Clampdown on Eve of Poll

Chinese authorities increase surveillance, harassment of independent candidates.

Residents cast votes at a local election in Yichang, central China's Hubei province, Oct. 16, 2011.

Authorities in Beijing have stepped up surveillance and harassment of political activists who tried to register as candidates on the eve of district-level parliamentary polls, closing their online accounts and holding them under house arrest, activists said.

Beijing voters go to the polls on Tuesday to choose 4,349 delegates to their local-level National People's Congress (NPC), but not one of the 13 known independent candidates who put their names forward made the final list of 6,615 officially approved candidates.

However, political activist Ye Qing, who was one of those seeking nomination without the backing of China's ruling Communist Party, said there was still one option left to her supporters.

"I am now calling on people to use the option "choose someone else" on the ballot paper, and to fill in my name where there is space to do so," she said. "So it's not totally hopeless."

She said many of the would-be independent election candidates who hadn't made the official lists of candidates had hoped to put out their message to voters via the Internet.

However, attempts to search for the verified account of Beijing Foreign Studies University professor Qiao Mu, one of the independent hopefuls, on the popular Sina microblogging service on Monday resulted in the message "There is no such account."

Other sites blocked

Fellow would-be candidate Han Ying, who got as far as being listed on a preliminary list of candidates two weeks ahead of the polls, said she too had had her Sina microblog account blocked.

Homepages opened by election candidates on the social networking site Renren had also been closed, she said.

"They have closed my microblog account," Han said on Sunday. "They are also interfering with my home life."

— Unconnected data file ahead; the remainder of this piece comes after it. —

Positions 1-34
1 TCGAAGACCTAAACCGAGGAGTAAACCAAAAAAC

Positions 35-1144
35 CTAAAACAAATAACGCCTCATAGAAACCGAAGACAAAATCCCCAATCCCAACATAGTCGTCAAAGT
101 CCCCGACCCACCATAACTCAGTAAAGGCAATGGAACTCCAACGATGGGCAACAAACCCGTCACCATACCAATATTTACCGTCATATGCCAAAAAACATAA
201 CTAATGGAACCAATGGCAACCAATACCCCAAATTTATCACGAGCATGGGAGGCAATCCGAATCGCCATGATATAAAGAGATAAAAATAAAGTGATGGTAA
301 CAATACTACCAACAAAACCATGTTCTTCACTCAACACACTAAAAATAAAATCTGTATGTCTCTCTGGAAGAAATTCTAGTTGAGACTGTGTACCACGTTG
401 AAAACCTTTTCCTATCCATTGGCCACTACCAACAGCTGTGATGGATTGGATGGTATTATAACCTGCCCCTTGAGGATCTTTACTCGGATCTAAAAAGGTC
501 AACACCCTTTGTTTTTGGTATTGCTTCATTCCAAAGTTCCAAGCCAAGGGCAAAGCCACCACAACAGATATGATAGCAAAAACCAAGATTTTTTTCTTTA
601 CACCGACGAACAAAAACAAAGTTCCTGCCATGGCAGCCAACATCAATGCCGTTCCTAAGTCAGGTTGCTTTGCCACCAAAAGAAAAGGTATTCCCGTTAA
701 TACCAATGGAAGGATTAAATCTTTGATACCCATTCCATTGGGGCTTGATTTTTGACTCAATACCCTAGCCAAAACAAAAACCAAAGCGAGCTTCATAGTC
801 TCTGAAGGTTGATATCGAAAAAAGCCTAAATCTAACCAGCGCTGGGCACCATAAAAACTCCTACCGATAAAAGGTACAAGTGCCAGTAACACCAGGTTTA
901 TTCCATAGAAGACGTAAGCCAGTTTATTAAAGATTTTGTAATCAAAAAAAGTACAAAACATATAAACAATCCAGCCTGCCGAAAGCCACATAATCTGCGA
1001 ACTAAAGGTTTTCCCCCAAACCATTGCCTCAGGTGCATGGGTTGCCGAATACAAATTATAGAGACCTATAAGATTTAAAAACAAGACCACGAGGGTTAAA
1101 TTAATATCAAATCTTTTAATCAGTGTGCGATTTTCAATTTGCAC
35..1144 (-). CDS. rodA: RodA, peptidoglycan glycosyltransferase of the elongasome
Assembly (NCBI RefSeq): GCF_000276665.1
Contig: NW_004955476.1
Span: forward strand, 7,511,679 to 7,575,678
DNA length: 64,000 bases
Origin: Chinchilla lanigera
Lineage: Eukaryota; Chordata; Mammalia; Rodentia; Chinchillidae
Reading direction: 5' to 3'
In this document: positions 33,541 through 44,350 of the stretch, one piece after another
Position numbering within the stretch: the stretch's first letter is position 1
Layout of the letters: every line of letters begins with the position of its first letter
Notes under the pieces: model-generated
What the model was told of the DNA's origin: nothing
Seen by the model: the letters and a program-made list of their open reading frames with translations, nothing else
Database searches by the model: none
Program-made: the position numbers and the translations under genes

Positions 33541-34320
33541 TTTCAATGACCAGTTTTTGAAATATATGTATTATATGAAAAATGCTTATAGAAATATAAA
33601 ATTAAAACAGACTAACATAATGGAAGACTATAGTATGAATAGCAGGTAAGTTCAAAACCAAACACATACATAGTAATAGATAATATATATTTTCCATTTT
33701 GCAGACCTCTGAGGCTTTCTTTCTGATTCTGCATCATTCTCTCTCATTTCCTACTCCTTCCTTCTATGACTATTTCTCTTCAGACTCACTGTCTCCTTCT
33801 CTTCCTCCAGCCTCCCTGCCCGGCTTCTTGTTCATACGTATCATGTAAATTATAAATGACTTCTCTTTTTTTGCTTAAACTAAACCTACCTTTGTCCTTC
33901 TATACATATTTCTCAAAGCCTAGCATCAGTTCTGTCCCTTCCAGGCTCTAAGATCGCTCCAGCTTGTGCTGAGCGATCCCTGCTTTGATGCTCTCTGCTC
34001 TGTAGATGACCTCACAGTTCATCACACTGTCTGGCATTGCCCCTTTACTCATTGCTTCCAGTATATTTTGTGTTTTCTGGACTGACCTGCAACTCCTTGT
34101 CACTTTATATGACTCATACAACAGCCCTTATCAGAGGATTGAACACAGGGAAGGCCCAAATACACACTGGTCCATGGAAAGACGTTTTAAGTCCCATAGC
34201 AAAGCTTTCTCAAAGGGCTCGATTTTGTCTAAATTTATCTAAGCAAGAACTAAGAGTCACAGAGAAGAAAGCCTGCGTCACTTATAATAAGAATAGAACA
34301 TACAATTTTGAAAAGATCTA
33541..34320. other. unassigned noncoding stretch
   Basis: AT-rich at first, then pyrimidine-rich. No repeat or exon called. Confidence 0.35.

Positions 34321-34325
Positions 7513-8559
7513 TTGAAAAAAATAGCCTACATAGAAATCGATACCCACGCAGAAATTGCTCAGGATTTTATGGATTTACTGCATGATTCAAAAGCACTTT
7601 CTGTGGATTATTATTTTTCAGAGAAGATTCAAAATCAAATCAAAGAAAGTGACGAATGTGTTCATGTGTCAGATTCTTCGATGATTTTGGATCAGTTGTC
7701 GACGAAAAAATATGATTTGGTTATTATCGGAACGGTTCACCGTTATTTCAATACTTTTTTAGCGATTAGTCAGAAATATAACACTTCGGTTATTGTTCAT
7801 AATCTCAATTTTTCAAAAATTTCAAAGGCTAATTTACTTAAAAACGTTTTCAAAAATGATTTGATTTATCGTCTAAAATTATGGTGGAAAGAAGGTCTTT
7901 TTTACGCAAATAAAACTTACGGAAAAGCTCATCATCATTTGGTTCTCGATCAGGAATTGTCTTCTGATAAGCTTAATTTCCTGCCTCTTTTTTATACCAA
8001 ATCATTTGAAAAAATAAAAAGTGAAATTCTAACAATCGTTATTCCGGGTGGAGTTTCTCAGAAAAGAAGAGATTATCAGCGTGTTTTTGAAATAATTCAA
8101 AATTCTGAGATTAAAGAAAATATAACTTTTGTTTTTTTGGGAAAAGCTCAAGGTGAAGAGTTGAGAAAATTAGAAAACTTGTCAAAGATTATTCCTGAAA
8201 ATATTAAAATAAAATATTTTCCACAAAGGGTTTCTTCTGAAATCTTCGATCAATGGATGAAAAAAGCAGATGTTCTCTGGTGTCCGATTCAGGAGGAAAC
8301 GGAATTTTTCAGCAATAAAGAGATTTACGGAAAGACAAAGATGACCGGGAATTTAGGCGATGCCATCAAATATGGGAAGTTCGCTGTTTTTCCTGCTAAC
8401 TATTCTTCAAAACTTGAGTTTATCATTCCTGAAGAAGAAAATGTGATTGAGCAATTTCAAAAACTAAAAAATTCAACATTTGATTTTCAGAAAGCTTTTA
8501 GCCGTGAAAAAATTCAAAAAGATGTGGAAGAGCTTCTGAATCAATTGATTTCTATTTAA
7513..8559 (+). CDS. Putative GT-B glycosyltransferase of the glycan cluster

"I was prevented from leaving home this morning when I tried to leave to take my kid to school."

"I have also had a lot of threats."

Han's husband, surnamed Liu, said Han had the support of her family and "some of the villagers," but that the number that voted for her was now unlikely to be very high.

"A lot of the independent candidates are now under very tight surveillance," he said. "Han Ying can't even go out right now."

Increased 'supervision'

Beijing-based rights lawyer Xu Zhiyong, who was elected to his local NPC in 2006 and who also tried to register as a candidate in this year's election, said the authorities had stepped up supervision of rights activists in the run-up to this year's polls.

"I'm sorry, but I can't give any interviews at the moment," Xu said. "It is election time."

Asked if the authorities had told him he couldn't take part in the elections, Xu answered: "Yes, that was their attitude."

Apart from a token group of "democratic parties" which never oppose or criticize the ruling Communist Party, opposition political parties are banned in China, and those who set them up are frequently handed lengthy jail terms.

More than two million lawmakers at the county and township levels will be elected during nationwide elections, held every five years, in more than 2,000 counties and 30,000 townships from May 7, 2011 through December 2012.

Reported by Xin Yu for RFA's Mandarin service and by Fung Yat-yiu for the Cantonese service. Translated and written in English by Luisetta Mudie.


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